4.3.1: Approximate the following integrals using the Trapezoidal rule. a. ...
 4.3.2: Approximate the following integrals using the Trapezoidal rule. a. ...
 4.3.3: Find a bound for the error in Exercise 1 using the error formula, a...
 4.3.4: Find a bound for the error in Exercise 2 using the error formula, a...
 4.3.5: Repeat Exercise 1 using Simpsons rule.
 4.3.6: Repeat Exercise 2 using Simpsons rule.
 4.3.7: Repeat Exercise 3 using Simpsons rule and the results of Exercise 5.
 4.3.8: Repeat Exercise 4 using Simpsons rule and the results of Exercise 6.
 4.3.9: Repeat Exercise 1 using the Midpoint rule.
 4.3.10: Repeat Exercise 2 using the Midpoint rule.
 4.3.11: Repeat Exercise 3 using the Midpoint rule and the results of Exerci...
 4.3.12: Repeat Exercise 4 using the Midpoint rule and the results of Exerci...
 4.3.13: The Trapezoidal rule applied to 2 0 f (x) dx gives the value 4, and...
 4.3.14: The Trapezoidal rule applied to 2 0 f (x) dx gives the value 5, and...
 4.3.15: Find the degree of precision of the quadrature formula 1 1 f (x) dx...
 4.3.16: Let h = (b a)/3, x0 = a, x1 = a + h, and x2 = b. Find the degree of...
 4.3.17: The quadrature formula 1 1 f (x) dx = c0f (1) + c1f (0) + c2f (1) i...
 4.3.18: The quadrature formula 2 0 f (x) dx = c0f (0) + c1f (1) + c2f (2) i...
 4.3.19: Find the constants c0, c1, and x1 so that the quadrature formula 1 ...
 4.3.20: Find the constants x0, x1, and c1 so that the quadrature formula 1 ...
 4.3.21: Approximate the following integrals using formulas (4.25) through (...
 4.3.22: Given the function f at the following values, x 1.8 2.0 2.2 2.4 2.6...
 4.3.23: Suppose that the data of Exercise 22 have roundoff errors given by...
 4.3.24: Derive Simpsons rule with error term by using x2 x0 f (x) dx = a0f ...
 4.3.25: Prove the statement following Definition 4.1; that is, show that a ...
 4.3.26: Derive Simpsons threeeighths rule (the closed rule with n = 3) wit...
 4.3.27: Derive the open rule with n = 1 with error term by using Theorem 4.3.
Solutions for Chapter 4.3: Elements of Numerical Integration
Full solutions for Numerical Analysis  9th Edition
ISBN: 9780538733519
Solutions for Chapter 4.3: Elements of Numerical Integration
Get Full SolutionsThis expansive textbook survival guide covers the following chapters and their solutions. Numerical Analysis was written by and is associated to the ISBN: 9780538733519. Chapter 4.3: Elements of Numerical Integration includes 27 full stepbystep solutions. This textbook survival guide was created for the textbook: Numerical Analysis, edition: 9. Since 27 problems in chapter 4.3: Elements of Numerical Integration have been answered, more than 13756 students have viewed full stepbystep solutions from this chapter.

Augmented matrix [A b].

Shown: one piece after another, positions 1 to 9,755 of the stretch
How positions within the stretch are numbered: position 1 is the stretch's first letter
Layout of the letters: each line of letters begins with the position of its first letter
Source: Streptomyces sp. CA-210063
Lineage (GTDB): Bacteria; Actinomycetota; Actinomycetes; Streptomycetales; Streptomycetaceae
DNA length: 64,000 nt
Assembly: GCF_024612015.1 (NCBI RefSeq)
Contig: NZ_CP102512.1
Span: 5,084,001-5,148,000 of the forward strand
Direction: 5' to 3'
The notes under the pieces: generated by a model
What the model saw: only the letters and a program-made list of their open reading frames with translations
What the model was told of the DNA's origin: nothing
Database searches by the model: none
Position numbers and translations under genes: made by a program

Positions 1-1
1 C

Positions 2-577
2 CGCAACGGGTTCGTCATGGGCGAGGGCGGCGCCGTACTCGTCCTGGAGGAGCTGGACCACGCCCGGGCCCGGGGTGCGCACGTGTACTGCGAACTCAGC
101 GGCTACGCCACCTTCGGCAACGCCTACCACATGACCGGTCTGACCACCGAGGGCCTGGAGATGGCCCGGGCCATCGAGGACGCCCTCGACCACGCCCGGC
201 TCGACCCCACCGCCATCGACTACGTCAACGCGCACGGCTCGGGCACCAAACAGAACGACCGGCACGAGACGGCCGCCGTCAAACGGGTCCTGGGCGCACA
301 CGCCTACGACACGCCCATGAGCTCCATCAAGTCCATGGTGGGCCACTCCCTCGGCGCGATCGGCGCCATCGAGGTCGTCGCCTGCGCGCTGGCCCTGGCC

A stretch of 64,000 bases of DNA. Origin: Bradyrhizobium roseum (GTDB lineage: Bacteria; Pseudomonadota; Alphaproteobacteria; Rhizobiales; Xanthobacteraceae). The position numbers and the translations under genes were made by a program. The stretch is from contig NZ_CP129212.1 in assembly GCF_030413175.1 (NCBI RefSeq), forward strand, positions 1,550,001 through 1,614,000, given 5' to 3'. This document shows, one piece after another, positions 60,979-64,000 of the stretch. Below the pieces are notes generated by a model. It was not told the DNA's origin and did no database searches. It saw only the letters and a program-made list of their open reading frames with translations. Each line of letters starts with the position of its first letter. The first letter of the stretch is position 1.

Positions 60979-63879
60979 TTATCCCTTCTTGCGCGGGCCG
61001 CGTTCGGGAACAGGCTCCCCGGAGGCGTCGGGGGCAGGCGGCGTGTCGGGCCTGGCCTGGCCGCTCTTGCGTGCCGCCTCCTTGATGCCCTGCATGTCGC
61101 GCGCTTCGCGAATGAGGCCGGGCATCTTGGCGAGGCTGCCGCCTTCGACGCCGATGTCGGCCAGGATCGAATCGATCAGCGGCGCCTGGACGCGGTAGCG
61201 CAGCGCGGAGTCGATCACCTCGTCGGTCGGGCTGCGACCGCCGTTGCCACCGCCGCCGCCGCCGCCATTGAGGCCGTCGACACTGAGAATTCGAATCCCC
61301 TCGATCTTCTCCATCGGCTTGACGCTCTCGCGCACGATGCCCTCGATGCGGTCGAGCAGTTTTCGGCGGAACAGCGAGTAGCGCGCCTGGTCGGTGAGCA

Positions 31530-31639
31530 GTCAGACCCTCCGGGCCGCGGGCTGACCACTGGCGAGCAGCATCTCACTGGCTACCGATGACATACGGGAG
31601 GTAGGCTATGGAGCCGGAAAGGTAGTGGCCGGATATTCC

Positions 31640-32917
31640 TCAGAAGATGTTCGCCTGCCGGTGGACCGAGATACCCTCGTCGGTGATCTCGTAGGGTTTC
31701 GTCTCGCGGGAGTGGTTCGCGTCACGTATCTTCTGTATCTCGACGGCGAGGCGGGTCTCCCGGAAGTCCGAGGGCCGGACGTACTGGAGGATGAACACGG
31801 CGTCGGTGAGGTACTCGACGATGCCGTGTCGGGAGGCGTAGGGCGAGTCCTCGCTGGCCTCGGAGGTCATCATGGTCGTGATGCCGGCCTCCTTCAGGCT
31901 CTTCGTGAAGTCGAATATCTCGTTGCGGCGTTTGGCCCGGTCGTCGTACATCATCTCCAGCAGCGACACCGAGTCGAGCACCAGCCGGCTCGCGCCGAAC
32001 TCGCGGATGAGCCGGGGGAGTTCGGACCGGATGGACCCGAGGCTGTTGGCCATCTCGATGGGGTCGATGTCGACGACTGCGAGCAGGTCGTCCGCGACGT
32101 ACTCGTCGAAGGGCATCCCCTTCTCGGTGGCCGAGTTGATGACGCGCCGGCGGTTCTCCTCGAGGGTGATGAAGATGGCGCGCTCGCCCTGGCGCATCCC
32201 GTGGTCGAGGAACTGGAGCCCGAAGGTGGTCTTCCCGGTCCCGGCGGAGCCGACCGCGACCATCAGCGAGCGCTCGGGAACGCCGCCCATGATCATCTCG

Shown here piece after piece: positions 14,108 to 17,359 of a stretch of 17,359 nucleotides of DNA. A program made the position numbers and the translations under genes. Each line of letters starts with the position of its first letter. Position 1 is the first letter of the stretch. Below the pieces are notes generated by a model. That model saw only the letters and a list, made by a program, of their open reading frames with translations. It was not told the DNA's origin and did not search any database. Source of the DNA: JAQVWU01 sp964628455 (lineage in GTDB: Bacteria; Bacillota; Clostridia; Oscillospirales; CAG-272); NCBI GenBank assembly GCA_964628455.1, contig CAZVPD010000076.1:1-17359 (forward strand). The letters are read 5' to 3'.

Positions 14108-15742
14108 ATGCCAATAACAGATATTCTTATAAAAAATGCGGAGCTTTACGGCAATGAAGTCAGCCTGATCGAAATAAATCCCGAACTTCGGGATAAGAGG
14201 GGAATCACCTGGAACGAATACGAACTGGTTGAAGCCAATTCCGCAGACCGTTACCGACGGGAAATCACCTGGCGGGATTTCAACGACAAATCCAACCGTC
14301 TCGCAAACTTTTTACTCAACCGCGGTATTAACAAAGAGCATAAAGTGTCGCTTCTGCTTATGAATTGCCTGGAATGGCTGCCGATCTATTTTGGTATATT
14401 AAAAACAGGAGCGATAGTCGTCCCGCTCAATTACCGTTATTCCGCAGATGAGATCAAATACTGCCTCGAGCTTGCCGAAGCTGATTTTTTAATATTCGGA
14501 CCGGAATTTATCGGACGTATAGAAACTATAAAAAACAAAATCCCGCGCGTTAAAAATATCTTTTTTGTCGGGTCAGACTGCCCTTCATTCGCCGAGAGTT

Ax = b is solvable when b is in the column space of A; then [A b] has the same rank as A. Elimination on [A b] keeps equations correct.

Characteristic equation det(A  AI) = O.
The n roots are the eigenvalues of A.

Circulant matrix C.
Constant diagonals wrap around as in cyclic shift S. Every circulant is Col + CIS + ... + Cn_lSn  l . Cx = convolution c * x. Eigenvectors in F.

Column space C (A) =
space of all combinations of the columns of A.

Condition number
cond(A) = c(A) = IIAIlIIAIII = amaxlamin. In Ax = b, the relative change Ilox III Ilx II is less than cond(A) times the relative change Ilob III lib IIĀ· Condition numbers measure the sensitivity of the output to change in the input.

Cyclic shift
S. Permutation with S21 = 1, S32 = 1, ... , finally SIn = 1. Its eigenvalues are the nth roots e2lrik/n of 1; eigenvectors are columns of the Fourier matrix F.

Elimination matrix = Elementary matrix Eij.
The identity matrix with an extra eij in the i, j entry (i # j). Then Eij A subtracts eij times row j of A from row i.

Fast Fourier Transform (FFT).
A factorization of the Fourier matrix Fn into e = log2 n matrices Si times a permutation. Each Si needs only nl2 multiplications, so Fnx and Fn1c can be computed with ne/2 multiplications. Revolutionary.

Fibonacci numbers
0,1,1,2,3,5, ... satisfy Fn = Fnl + Fn 2 = (A7 A~)I()q A2). Growth rate Al = (1 + .J5) 12 is the largest eigenvalue of the Fibonacci matrix [ } A].

Inverse matrix AI.
Square matrix with AI A = I and AAl = I. No inverse if det A = 0 and rank(A) < n and Ax = 0 for a nonzero vector x. The inverses of AB and AT are B1 AI and (AI)T. Cofactor formula (Al)ij = Cji! detA.

Left nullspace N (AT).
Nullspace of AT = "left nullspace" of A because y T A = OT.

Linear combination cv + d w or L C jV j.
Vector addition and scalar multiplication.

Orthogonal subspaces.
Every v in V is orthogonal to every w in W.

Particular solution x p.
Any solution to Ax = b; often x p has free variables = o.

Pascal matrix
Ps = pascal(n) = the symmetric matrix with binomial entries (i1~;2). Ps = PL Pu all contain Pascal's triangle with det = 1 (see Pascal in the index).

Plane (or hyperplane) in Rn.
Vectors x with aT x = O. Plane is perpendicular to a =1= O.

Simplex method for linear programming.
The minimum cost vector x * is found by moving from comer to lower cost comer along the edges of the feasible set (where the constraints Ax = b and x > 0 are satisfied). Minimum cost at a comer!

Singular Value Decomposition
(SVD) A = U:E VT = (orthogonal) ( diag)( orthogonal) First r columns of U and V are orthonormal bases of C (A) and C (AT), AVi = O'iUi with singular value O'i > O. Last columns are orthonormal bases of nullspaces.

Spectrum of A = the set of eigenvalues {A I, ... , An}.
Spectral radius = max of IAi I.

Unitary matrix UH = U T = UI.
Orthonormal columns (complex analog of Q).